Last week I skived off my usual Thursday night fiddle class to go to a talk at the Botanical Gardens which looked interesting – 18th and 19th century Scottish plant hunters.
The speaker said that she had written a book on the subject a few years ago, having become interested while working on a local gardening project and realising just how many of the people who had brought back the plants were Scots – proportionally more than any other nationality, she thought. (The description of the talk said that we would find out the social reasons behind this, but as presented they were quite simple – the relatively wide availability in Scotland of at least good basic education, and the presence in London of a successful gardener, Philip Miller, who would only have Scots to work for him, so that there was always a supply of well trained Scottish gardeners around.)
She had chosen four men from those she had originally written about for the talk, covering quite a wide range in time and location (but missing out Monty Don’s great great grandfather, who is apparently in the book!).
The first was Francis Masson from Aberdeen, whose big opportunity seems to have come through being in the right place at the right time when Joseph Banks fell out with the Admiralty after Cook’s first voyage – Banks went off to Iceland in the huff, and Masson went to the Cape instead.
His great find there was pelargoniums (which are presumably different from geraniums in some way unknown to me) – only a few years later they were found not just in big gardens, but in the window of every cottage.
Masson made a second trip to the Cape, hampered by the fact that Britain was now at war with the Dutch, and then went to the Great Lakes of America, which he seems to have liked so much that he never came back, dying out there 7 years later in his 60s.
The second was John Fraser, the son of a crofter near Inverness who went to the Carolinas, bringing back magnolias, among many others. Later on he apparently decided that he was going to go to Cuba and, in spite of the fact that Britain was at war with Spain, who controlled it, just went, with a false American passport which he then lost!
He had foolishly quarreled with Joseph Banks in his youth, which seems to have cut him off from financial success, whether with his plants, or with publishing a book on the flora of the Carolinas written by a dead friend. Eventually he set off on a collecting expedition for Catherine the Great – however he had come into contact with her – only to find that she was dead before he returned!
The next, she said, was her favourite – David Douglas, born in Scone and an apprentice in the garden of Scone palace before moving to Valleyfield in Fife. His seems to have been the start of a new era in plant collecting – no longer the early scientific explorations using navy ships, but a more commercial business under the auspices of the Horticultural Society, with transport and support provided in this case by the Hudson’s Bay Company, with bases at York Factory on Hudson Bay itself and at Fort Vancouver in the west.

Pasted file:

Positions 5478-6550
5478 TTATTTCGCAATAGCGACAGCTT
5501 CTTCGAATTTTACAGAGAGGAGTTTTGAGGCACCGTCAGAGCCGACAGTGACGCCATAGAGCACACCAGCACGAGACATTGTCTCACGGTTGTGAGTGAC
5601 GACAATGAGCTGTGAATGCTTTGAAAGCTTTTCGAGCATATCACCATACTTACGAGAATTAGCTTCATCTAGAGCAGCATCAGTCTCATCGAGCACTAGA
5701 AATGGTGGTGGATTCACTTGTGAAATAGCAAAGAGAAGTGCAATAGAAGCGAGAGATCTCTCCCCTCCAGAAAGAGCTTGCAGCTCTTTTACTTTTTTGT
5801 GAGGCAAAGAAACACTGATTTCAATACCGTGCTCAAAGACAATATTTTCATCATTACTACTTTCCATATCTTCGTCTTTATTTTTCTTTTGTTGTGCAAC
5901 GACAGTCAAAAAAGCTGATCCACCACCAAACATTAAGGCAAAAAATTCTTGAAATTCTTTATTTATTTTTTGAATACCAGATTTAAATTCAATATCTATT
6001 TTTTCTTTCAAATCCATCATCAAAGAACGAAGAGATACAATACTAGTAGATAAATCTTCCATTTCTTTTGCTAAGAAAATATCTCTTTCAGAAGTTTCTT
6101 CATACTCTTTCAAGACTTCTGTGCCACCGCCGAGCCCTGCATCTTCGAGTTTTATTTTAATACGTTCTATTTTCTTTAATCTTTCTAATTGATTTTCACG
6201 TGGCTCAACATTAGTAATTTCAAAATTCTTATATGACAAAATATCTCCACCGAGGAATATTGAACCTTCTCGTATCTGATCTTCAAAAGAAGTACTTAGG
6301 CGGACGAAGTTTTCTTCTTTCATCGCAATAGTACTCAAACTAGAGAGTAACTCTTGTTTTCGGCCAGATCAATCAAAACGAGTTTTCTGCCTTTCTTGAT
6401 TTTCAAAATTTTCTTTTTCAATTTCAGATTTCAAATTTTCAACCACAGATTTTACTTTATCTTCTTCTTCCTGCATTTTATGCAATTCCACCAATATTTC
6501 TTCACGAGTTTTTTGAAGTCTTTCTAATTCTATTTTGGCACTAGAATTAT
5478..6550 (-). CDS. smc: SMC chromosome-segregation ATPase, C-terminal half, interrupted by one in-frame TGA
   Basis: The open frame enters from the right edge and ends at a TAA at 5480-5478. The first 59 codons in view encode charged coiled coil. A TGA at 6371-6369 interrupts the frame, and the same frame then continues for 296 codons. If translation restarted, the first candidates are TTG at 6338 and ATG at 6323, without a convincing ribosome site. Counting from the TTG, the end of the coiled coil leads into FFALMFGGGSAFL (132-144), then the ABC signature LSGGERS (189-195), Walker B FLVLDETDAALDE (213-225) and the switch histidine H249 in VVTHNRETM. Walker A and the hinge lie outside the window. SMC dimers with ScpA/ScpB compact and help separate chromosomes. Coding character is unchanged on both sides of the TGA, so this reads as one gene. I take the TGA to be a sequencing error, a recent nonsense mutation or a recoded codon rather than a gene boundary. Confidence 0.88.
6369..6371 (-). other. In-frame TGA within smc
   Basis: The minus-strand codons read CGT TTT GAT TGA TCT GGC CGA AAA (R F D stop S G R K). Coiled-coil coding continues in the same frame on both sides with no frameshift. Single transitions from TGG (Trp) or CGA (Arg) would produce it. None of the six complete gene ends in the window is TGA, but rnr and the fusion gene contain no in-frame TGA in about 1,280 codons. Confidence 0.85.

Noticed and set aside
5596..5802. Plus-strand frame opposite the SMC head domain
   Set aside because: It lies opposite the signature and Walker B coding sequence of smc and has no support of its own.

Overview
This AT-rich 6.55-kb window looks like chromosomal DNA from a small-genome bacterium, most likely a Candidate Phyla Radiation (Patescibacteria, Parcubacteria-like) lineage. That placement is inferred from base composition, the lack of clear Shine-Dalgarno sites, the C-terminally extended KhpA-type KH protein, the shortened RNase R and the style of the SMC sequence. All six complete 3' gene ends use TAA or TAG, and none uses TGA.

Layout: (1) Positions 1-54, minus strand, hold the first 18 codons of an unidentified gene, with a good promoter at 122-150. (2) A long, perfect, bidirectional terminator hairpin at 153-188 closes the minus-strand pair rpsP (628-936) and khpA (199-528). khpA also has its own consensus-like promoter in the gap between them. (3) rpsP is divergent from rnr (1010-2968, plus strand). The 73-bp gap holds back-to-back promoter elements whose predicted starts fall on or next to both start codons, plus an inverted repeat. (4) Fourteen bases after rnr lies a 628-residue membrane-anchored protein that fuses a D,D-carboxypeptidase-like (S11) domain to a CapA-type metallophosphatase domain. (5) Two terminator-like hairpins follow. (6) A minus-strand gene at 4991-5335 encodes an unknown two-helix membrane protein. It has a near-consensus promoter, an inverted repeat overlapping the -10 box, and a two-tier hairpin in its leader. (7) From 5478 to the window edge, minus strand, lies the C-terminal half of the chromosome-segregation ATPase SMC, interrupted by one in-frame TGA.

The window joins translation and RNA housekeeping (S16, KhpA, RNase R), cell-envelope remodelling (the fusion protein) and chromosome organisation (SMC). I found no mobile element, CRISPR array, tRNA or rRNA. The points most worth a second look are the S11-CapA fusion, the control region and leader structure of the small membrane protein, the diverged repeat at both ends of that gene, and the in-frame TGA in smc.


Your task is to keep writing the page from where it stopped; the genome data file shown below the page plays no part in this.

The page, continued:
His first trip was to the east coast of America, where he was sent to look for better varieties of fruit trees, but it was his second trip, to the north west, which made his name. Along with the famous firs, he brought back flowers including lupins, and she told a story about a sack of lupin seeds apparently lost into the river from Balmoral, which led to lupins growing for miles along the banks of the Dee.
A third trip took him back to the north west, and he had a plan for walking home through Siberia, having already walked back across Canada on the first trip – but a canoe accident led to this plan being abandoned, and instead he sailed to Hawaii where he was killed in an accident at a fairly young age.
The last, and latest, was Robert Fortune, sent to China with what seemed like a shopping list – bring back a blue one of this, and a yellow one of that. His work was not so much exploring for plants as attempting to negotiate for them, in a country not particularly welcoming to foreigners, and he had various adventures, including entering the Forbidden City disguised as a Chinese man, and an encounter with pirates.
Besides flowers, his great discovery was that green tea and black tea came from the same plant, and on a later trip he got hold of the tea plants which were used to start the Indian tea industry. He also brought back porcelain and other Chinese goods, which he was able to sell for a good price back in Britain, and he was one of the few plant hunters to make a decent living from his efforts, publishing a book of his travels soon after his return, and living to retire comfortably and die at home.
I was hoping for a bit more botany and a bit less gardening in the talk – more scientific exploration, and less focus on the flowers grown in gardens now – but it was interesting, and I now have the book to read to find out about the rest of them!